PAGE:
Jebel Shams sits 3000m above sea-level and is the highest mountain in Oman. It is a part of the Al Akhdar Range and overlooks the town of Al Hamra. Like the typical formations in Oman, Jebel Shams is rugged and rough, without much greenery that grace damp tropical regions.
Jebel Shams: Ups & Downs
Alongside the famous Jebel Akhdar, Jabal Sham lies amongst the Omani canyon, which is some 4 hours away from Muscat. The mountain provides stunning views from its plateau and has not a soul during the colder seasons. In addition to Wadi Dima, the peak beside the resort in Jebel Shams is yet another of my favorite camping ground in Oman.
During my initial weeks in Oman, many recommended me to visit the summits of Jebel Shams. Nonetheless, I couldn’t find the right time or people to embark on the journey.
First off, the roads to the mountain top can be treacherous- especially if you prefer the more scenic route.
Second, Oman had a few storms during my visit. No lie, it was just my luck for the commonly hot and dry Arid region to grace me with 3 storms. But truthfully, it was really fun to see kids running around the wet weather with excitement.
To my delight, a week before my departure, my friend surprised me with a visit to Jabal Shams, a peak in Jebel Shams. It was while attending a friend’s bachelor party that the plan was made-thus haste and unprepared.
We prayed upon good temperatures and began our trip the next afternoon, heading straight to the stretch of mountains that reached the skies.
After a few hours, we arrived at Al Hamra, the village that sat at the foothills of the Al Akhdar Ranges. Looking up at the layers of sharp ridges that plunged into one another, I was stoked to spend the night wandering its premises. Unlike those in Muscat, the ranges here seem higher. Much more closely knit. They are rid of the warmth and pleasantry and seem to only offer refuge to those daring and worthy.
Jabal Shams: Into the Abyss
It started off as a smooth journey. But our destination quickly led us off of the well-conditioned cement surface. Once away from the road, we began hobbling up and down loose rocks, patches of dirt, and puddles of muddy water from the days prior.
As we began ascending, the path became narrower and more unattended. An hour in, the majority of the trail could barely hold one vehicle, when at times, two would be squeezing carefully past each other.
There was no barrier, no mirror for around-the-corner action, it was all luck and skill and prayer.
Looking at the cliff into an abyss, I was instantly brought back to a trip down from Tunagath, the tallest Shiva temple in the Himalayas.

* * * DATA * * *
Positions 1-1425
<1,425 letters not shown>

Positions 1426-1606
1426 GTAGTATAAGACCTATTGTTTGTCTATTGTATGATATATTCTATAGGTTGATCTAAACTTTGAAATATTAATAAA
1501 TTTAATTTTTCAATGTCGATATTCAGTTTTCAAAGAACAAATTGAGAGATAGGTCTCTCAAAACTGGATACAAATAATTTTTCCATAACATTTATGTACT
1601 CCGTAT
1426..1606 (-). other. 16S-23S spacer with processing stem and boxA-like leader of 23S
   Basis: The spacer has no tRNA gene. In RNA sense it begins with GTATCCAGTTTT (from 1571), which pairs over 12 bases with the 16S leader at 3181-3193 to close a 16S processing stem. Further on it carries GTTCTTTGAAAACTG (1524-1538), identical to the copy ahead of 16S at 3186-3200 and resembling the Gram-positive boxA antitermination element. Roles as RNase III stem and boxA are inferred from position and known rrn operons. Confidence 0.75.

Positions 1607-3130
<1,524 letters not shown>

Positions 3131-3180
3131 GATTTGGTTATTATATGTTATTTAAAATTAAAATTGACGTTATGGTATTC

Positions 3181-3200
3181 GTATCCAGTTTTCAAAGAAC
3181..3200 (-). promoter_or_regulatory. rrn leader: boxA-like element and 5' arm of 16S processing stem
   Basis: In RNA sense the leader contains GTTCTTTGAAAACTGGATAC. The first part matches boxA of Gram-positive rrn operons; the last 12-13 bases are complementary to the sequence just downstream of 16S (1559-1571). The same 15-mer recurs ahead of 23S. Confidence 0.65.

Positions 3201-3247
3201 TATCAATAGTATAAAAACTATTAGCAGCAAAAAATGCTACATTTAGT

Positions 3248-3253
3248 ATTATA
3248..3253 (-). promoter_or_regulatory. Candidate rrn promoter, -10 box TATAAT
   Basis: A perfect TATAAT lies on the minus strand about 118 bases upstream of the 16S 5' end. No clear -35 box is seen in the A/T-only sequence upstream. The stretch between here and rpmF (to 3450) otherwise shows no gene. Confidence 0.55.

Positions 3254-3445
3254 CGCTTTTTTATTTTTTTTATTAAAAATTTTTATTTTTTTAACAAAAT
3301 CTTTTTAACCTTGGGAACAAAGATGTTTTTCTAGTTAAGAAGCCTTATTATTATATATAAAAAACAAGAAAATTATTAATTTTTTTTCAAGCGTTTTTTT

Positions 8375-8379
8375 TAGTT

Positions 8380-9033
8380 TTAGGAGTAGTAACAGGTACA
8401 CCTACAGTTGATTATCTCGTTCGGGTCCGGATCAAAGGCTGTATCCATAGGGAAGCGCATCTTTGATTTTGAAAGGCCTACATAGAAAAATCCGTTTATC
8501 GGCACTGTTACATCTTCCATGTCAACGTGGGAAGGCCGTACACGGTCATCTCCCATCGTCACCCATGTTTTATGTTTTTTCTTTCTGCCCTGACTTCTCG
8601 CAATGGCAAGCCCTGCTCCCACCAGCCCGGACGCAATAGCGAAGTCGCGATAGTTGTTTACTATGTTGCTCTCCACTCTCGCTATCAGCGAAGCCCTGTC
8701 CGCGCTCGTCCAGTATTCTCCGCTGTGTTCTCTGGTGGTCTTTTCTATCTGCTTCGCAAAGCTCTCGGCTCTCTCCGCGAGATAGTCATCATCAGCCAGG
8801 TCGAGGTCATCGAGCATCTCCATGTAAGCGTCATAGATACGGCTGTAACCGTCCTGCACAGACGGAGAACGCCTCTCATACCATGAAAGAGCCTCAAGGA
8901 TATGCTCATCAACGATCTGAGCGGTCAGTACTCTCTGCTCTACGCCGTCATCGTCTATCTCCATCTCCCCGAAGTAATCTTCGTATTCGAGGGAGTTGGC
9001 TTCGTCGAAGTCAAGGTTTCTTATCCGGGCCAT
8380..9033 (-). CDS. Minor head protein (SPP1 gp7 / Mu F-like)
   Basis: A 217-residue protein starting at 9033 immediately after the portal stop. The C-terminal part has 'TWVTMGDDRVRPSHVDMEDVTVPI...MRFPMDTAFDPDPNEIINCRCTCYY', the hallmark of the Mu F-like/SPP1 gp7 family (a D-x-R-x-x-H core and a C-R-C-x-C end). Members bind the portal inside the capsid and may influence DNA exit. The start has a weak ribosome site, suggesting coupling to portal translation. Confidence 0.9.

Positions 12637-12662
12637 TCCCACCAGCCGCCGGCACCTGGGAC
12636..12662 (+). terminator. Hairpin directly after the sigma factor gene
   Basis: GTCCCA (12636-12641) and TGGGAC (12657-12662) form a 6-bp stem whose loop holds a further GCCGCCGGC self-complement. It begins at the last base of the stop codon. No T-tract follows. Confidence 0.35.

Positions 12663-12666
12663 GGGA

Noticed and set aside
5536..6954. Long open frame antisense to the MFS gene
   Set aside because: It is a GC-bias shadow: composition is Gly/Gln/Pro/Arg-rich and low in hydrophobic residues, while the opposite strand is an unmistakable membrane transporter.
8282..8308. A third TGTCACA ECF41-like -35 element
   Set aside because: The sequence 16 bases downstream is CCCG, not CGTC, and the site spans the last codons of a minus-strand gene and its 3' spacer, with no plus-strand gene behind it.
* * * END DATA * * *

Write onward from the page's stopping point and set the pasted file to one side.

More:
It was a chilly November evening. I was on a local bus that often transported between the mountains and nearby towns. It was already dark outside. Half of the people in the bus were sound asleep but I could barely close my eyes. Our driver, a lean Indian man, sped down the unbarricaded Himalayan mountain roads with frightening nonchalance.
Yes, he probably did this a thousand times over. Yes, he’s definitely unquestionably skilled.
But I’d stiffen every time he hammered against the bus’s horn.
The driver never slowed down at these turns. Instead, he’d honk a couple times and rush to the edges before braking harshly against the edge of the cliff.
The brassy notes shrieked into the distance and echoed against rolling peaks.
As I peer out the window, I could see that the front wheels would come inches away from nothing but darkness. The headlights shone on a few branches that scattered near the cliff. It shone into an abyss that terrified my soul.
Coming back to Jebel Shams, I was already a seasoned pro at weathering unformidable driving sessions, so I sat back, blasted some ACDC, and enjoyed the unavoidable back massage.
As we climbed uphill, I noted the descending sun peering through the peaks. The blue sky faded into a pumpkin orange. I nudged my friend and urged him to drive a bit faster (which you probably shouldn’t do)-I really didn’t want to miss the sunset!
We bumped up a tad more towards the summit and finally pulled to a stop at a small parking area, just before dusk.
The colors in the sky were unbelievable. To the west, the sunrays painted nearby clouds into a field of orange and yellow. To the east, there were a few layers of pink and purple that overlooked the valley.
Out of nowhere, a group of sheep jogged toward the edge of the cliff. Most of them munched on grass and branches without much as a raise in their head. I guess they were accustomed to the view.
When the sun finally set, we drove a bit further into Jebel Shams and set up camp at the edge of the cliff.
After staying in Oman for a month, I quickly fell in love with every camping spot there was. Aside from Jabal Shams, a peak in Jebel Shams, Jebel Kwar, and Jebel Akhdar are also great places to hike and camp. Although similar, each mountain also possesses a different viewpoint.
Remeber to always bring extra layers. Despite the beautiful weather known to Oman, these summits can be extremely chilly. This is especailly the case during the winter months, when the temperature on top can drop to 0.
When it comes to people, I thought the Omanis were extremely kind. I’d recommend the country as a top choice for those looking to travel solo. Of course, it’d be a pain without a 4X4 as Oman is full of deserts and mountains.
Otherwise, do take a tour, they will make your trip much smoother 🙂 If you are looking for something adventurous, I’d recommend my friend’s tour group Valley Adventure (not sponsored), from exploring caves to discovering wadis in Oman, they organize great trips! You can also check out a few other tour options below: